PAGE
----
Friday, October 25, 2013

And the Mountains Echoed

Hosseini, Khaled. And the Mountains Echoed. New York: Riverhead Books, 2013. Print.
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"This is what aging is, these random unkind moments that catch you when you least expect them" (Hosseini 231).

My Thoughts
I love the way Hosseini tells a story! This book tells many stories and had me interested in the opening chapter when a father tells a story to his two children to illustrate a hard truth: sometimes difficult choices are made to benefit the "greater good."

The main themes of this book are abandonment and penance. Many characters are disfigured as well. This may be a physical or psychological manifestation.

The main characters of this story are brother & sister Abdullah & Pari. However, the book spans several generations and travels to several countries and includes multiple characters. I was interested in learning about the various cultures, and Hosseini gives glimpses without having to explicitly explain.

Pari collects feathers as a young girl. Her brother Abdullah protects her & collects the feathers. Upon Abdullah's death, his daughter Pari finds a box full of feathers. Sadly, the daughter doesn't understand the significance, but the reader gets it! WOW!

Chapter Four begins a letter from Nabi to Mr. Markos, but it is really meant for Pari. I felt a range of emotions about Nabi while reading this "confession" and began to understand some connections between the characters. Nabi's letter is the "meat" of the story, and it is juicy!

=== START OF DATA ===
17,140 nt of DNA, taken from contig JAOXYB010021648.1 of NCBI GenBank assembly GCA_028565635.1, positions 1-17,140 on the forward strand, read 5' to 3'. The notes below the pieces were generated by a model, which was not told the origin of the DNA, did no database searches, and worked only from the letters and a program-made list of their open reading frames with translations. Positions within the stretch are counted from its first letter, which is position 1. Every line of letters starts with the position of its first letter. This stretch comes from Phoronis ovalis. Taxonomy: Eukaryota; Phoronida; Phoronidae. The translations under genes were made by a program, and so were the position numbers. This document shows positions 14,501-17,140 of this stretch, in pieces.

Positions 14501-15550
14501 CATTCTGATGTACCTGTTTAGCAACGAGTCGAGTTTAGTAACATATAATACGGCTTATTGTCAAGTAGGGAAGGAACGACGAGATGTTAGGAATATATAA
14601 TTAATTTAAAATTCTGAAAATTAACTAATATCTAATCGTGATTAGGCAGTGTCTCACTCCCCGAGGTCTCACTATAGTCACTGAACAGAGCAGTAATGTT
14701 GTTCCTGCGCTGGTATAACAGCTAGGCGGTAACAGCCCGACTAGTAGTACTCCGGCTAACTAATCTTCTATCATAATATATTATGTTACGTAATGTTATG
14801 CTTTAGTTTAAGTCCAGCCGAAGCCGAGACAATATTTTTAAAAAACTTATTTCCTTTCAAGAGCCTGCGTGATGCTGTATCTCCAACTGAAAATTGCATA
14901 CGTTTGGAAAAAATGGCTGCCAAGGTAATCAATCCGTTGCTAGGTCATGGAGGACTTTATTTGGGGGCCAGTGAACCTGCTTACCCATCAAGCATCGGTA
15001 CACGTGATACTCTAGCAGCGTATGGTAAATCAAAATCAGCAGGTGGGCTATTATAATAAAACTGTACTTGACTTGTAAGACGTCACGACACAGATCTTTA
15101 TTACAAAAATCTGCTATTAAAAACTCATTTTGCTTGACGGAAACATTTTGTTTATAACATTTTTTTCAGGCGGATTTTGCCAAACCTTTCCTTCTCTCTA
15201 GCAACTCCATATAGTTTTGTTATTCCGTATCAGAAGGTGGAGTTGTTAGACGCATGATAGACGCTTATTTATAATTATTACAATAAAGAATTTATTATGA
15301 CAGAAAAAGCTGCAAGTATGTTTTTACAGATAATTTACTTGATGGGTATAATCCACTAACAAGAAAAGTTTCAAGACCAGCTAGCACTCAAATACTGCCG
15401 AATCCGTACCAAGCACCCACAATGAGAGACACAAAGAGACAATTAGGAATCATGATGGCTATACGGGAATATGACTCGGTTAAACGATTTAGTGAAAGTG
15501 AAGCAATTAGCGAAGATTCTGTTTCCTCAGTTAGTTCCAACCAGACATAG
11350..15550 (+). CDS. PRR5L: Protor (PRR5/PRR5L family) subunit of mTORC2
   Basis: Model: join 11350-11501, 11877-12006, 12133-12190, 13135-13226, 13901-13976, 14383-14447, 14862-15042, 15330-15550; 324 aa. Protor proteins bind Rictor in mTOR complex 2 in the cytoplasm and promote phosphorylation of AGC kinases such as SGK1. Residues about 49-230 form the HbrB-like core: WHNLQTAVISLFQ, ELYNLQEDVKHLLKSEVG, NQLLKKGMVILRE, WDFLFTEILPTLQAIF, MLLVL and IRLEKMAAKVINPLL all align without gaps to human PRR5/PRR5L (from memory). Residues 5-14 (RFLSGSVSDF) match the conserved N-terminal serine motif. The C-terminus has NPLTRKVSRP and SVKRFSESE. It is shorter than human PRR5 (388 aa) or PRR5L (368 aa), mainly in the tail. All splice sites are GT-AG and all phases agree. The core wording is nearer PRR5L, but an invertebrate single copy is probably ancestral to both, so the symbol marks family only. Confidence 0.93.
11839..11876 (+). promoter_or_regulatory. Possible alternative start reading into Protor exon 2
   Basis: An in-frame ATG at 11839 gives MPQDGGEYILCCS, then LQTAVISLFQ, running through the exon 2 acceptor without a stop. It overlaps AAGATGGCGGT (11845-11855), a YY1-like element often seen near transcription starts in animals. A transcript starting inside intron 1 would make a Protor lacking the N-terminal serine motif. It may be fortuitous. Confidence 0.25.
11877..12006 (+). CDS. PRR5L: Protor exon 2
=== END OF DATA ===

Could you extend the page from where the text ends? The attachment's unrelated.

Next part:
There are several flashes of time in this book. The author breaks it up visually. I could see this story being put on the big screen very easily because as I read, I had the fade back moments. Sometimes, the breaks were distracting or rushed the story. The one element that ran throughout the book is that there are no coincidences. People are put into our lives for reasons, experiences shape us, and somehow, we are all connected. Someone at my book club described this as Hosseini weaving the threads together. This book is universal because it focuses on the human connection and the complexity of good and evil.

I was taking notes as I read, but then I started marking up the book. This is one I will reread and am glad I bought my own copy. This is also a book the reader needs to experience. My words will not express the beauty of this story.

Thursday, October 10, 2013

The One and Only Ivan

Applegate, Katherine. The One and Only Ivan. New York: Harper, 2012. Print.
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My Thoughts
I kept seeing "buzz" about this book on my library list serv, so I looked it up and found that is was a "juvenile" book. I contacted the elementary librarians and asked to borrow it. All of their copies were checked out, but one would send the book to me when it returned.

I got it Tuesday and started reading it that night. It was such a cute story. Ivan is a silver back gorilla that was captured as a young animal and raised with humans. His "father" Mack now keeps him in a "domain" at the mall along with Stella the elephant and Snickers the trick dog. Bob is also there, even though he is "homeless" and wonders in to sleep on Ivan's belly. Later in the story, Ruby joins the attractions.